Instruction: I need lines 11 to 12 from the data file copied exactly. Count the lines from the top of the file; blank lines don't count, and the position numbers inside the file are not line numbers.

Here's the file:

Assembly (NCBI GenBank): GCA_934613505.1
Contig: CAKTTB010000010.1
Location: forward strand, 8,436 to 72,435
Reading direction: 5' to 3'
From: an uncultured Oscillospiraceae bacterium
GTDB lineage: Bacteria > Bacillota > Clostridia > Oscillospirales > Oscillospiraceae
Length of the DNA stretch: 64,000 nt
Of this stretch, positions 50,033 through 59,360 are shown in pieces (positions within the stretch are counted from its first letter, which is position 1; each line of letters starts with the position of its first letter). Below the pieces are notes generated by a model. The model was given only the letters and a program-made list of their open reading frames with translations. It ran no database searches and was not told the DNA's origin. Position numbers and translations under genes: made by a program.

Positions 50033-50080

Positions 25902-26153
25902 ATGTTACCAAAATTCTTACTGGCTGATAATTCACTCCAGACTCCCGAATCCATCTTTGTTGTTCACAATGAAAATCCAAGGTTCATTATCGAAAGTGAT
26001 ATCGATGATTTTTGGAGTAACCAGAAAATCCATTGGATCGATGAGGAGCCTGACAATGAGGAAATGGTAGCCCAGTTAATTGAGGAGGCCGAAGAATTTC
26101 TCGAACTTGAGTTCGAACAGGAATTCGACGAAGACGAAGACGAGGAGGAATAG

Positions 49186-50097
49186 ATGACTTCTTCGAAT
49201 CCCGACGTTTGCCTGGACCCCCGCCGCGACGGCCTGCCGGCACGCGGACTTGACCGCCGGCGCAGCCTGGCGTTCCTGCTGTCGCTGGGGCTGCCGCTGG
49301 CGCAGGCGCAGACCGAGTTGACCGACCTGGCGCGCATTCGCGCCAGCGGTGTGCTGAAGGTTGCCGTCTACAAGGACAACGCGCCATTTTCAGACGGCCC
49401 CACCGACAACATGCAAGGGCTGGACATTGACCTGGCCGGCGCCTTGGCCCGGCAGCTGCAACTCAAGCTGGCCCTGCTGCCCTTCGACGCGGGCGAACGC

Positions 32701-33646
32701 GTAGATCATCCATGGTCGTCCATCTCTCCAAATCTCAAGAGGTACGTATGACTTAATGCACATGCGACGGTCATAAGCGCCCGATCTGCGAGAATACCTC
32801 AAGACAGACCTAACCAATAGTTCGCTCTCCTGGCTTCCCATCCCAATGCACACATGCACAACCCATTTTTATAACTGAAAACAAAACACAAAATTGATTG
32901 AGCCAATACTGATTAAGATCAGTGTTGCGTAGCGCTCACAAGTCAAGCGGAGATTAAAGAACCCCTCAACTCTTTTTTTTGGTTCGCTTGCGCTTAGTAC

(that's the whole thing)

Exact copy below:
25902 ATGTTACCAAAATTCTTACTGGCTGATAATTCACTCCAGACTCCCGAATCCATCTTTGTTGTTCACAATGAAAATCCAAGGTTCATTATCGAAAGTGAT
26001 ATCGATGATTTTTGGAGTAACCAGAAAATCCATTGGATCGATGAGGAGCCTGACAATGAGGAAATGGTAGCCCAGTTAATTGAGGAGGCCGAAGAATTTC